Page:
“LIME prides itself on being a good corporate citizen and a trailblazer in providing support for a number of activities that give back to the communities that we serve and it gives us great pleasure to support one of our country’s brightest stars,” he added.

Brathwaite, who was recently designated an ambassador-at-large by the Barbadian government, thanked LIME for its support and vowed to do his best tomake the region and the company proud by bringing home gold in the 2012 Olympics.

As part of the agreement with LIME, both athletes will appear on advertising materials in their respective islands and Levern will be conducting clinics in St. Lucia inspiring other young athletes as they strive for greatness.

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Finance committee hears Pirate’s Week could survive

Finance committee hears Pirate’s Week could survive

| 09/10/2009 | 24 Comments

(CNS): The campaign to save Cayman’s longest running and perhaps most popular annual festival could still survive beyond this year. During this week’s Finance Committee hearings, the leader of government business indicated that the idea to rename the festival was still being put before the schools, but he seemed to acknowledge the opposition to changing the name of the Pirates Week Festival, giving hope to supporters. McKeeva Bush noted that if the decision was his alone he would change the name but he said we would see what was going to happen.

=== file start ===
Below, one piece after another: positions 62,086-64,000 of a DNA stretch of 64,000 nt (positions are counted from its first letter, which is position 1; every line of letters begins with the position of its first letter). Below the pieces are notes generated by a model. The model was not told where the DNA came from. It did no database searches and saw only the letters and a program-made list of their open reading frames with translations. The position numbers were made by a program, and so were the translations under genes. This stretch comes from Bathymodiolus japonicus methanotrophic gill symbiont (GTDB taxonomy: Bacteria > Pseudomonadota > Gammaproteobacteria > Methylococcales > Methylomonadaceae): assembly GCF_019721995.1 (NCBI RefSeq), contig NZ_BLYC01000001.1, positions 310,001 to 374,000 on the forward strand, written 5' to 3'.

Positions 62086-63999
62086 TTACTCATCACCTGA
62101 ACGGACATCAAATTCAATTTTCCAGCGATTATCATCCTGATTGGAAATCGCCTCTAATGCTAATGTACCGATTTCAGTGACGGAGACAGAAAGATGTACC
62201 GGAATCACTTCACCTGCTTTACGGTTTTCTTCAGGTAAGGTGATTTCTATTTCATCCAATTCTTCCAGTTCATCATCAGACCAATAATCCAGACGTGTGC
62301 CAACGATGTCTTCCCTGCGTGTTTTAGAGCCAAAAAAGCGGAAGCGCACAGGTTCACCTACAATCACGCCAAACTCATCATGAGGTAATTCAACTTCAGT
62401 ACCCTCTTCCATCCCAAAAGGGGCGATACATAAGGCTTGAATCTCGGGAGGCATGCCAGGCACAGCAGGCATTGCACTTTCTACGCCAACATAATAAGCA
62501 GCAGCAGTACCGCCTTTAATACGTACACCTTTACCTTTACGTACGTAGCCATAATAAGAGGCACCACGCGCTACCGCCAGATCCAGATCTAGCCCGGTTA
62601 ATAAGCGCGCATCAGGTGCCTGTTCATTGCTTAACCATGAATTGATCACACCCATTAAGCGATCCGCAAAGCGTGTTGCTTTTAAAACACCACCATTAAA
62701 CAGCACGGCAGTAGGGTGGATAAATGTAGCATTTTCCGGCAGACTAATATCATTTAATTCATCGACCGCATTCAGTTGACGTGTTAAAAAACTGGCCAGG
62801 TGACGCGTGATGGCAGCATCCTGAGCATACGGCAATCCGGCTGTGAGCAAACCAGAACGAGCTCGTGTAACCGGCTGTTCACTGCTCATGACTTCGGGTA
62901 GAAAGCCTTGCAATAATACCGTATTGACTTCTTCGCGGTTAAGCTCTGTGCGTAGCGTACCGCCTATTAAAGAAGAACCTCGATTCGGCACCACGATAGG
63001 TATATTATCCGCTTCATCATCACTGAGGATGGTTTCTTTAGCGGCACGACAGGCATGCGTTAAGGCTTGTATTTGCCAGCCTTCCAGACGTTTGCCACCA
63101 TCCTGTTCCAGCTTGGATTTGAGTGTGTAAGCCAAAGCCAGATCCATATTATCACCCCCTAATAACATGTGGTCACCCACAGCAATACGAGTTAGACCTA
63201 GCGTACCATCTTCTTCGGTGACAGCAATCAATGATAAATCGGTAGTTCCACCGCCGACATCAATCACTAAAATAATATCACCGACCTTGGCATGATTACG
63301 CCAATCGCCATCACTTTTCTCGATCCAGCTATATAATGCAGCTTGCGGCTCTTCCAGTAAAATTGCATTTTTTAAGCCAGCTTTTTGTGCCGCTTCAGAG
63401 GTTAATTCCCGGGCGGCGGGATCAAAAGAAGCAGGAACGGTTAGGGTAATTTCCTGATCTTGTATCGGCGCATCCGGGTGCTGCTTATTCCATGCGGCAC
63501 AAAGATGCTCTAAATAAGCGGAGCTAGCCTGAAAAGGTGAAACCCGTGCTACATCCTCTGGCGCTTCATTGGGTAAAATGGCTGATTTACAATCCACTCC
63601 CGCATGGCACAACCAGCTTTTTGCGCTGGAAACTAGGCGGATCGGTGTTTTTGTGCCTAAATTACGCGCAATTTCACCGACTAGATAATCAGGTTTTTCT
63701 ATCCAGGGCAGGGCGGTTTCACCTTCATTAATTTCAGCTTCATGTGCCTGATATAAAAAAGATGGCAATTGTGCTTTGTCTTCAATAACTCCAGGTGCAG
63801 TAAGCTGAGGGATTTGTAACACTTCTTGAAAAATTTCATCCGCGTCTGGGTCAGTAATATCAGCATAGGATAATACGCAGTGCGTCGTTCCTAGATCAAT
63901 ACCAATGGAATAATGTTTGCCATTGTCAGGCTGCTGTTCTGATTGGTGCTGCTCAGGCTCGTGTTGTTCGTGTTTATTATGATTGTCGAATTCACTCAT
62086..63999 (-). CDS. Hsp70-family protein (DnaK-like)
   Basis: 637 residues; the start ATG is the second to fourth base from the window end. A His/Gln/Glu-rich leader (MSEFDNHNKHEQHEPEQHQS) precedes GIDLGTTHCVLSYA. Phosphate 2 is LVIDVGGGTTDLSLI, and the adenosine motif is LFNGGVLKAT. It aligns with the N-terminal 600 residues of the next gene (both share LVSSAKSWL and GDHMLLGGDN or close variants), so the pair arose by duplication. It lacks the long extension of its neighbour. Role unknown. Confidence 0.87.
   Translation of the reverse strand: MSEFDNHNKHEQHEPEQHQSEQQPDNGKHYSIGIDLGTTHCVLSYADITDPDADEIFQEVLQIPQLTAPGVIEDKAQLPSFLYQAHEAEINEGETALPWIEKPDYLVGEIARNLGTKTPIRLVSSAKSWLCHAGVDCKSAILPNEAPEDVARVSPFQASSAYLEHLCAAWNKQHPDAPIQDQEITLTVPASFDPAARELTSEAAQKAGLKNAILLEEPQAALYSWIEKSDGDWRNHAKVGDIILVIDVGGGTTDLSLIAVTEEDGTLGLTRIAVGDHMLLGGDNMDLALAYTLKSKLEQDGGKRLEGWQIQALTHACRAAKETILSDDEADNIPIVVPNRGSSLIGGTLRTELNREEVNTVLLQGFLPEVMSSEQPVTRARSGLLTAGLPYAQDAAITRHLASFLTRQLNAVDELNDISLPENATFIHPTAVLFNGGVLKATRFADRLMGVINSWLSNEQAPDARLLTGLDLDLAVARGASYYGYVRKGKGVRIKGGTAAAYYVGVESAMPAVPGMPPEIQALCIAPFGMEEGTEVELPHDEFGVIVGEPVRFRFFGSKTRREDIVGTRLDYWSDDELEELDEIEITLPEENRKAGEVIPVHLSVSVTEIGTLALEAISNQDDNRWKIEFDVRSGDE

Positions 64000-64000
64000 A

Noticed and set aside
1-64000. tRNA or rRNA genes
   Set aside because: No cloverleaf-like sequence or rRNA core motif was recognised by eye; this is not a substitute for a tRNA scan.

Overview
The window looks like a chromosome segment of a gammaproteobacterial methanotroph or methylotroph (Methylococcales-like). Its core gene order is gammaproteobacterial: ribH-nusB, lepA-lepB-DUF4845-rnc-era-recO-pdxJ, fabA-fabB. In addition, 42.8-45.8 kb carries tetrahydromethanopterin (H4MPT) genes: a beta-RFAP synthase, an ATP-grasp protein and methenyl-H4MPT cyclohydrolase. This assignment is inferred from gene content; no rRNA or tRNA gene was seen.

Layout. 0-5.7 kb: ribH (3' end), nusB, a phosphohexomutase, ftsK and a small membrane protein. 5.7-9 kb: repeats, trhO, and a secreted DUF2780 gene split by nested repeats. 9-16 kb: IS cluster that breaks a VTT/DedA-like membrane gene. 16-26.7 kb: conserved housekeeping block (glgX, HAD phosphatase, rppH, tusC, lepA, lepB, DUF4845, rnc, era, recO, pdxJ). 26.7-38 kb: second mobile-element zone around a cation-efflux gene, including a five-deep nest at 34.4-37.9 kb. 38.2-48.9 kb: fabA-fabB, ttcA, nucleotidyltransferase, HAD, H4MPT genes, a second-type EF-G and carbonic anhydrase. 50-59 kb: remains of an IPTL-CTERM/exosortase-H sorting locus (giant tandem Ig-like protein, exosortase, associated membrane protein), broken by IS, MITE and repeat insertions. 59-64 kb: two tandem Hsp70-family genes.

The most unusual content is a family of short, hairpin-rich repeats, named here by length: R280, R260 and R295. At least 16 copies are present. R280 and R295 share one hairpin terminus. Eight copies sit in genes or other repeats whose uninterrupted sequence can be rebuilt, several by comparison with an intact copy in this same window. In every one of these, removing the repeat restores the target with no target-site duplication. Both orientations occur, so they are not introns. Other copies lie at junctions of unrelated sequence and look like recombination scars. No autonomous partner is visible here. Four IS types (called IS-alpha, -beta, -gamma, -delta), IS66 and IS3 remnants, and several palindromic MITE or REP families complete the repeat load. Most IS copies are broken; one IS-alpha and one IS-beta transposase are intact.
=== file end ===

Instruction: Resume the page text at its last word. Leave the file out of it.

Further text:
Leader of The Opposition Kurt Tibbetts asked if any final decision had been made regarding the festival, for which $417,355 has been allocated in this year’s budget, an increase from last year’s $283,651. In response, Bush confirmed that the plan to rename was still in the pipeline and that he hoped the schools would come up with a new name that was acceptable to all. He also explained that the increase in financing for the event was down to filling the post of director and introducing the deputy director’s position.

Bush also told the committee that he still believed the name should be changed as, he said, when he took over as LoGB he was barraged with questions when travelling overseas about the country’s direct links to piracy and it was also at the same time when modern day pirate activity by the Somalis had made headlines with kidnappings and hijacks.

“I took the view we should change the name,” Bush added. “I still believe we should do that, but work needs to be done on how we can change it. Our history is about tall ships, seafaring and turtles.” He said when faced with questions about piracy, it was a fine line, but he understood that people pointed to Disney having a pirate connection. He said we would see what the schools came up with but, “if it doesn’t happen, it doesn’t happen,” he said.

Since the announcement of the possible name change there has been a strong lobby behind the scenes to keep both the name and the theme as central to the festival, and an official campaign to ‘Save Pirates Week’ is soon to be unveiled. Suggestions have also been made within the wider tourism sector of taking the festival out of government hands and making it an entirely private and commercial event funded by local business.

Meanwhile, this year’s festival preparations are well underway and this Saturday novices can learn how to dress like a pirate at a special workshop taking place at the Pirates Week Office at 11am, hosted by Cayman’s own Las Tortugas Pirates Darwin and his crew. For full details on this years events log on to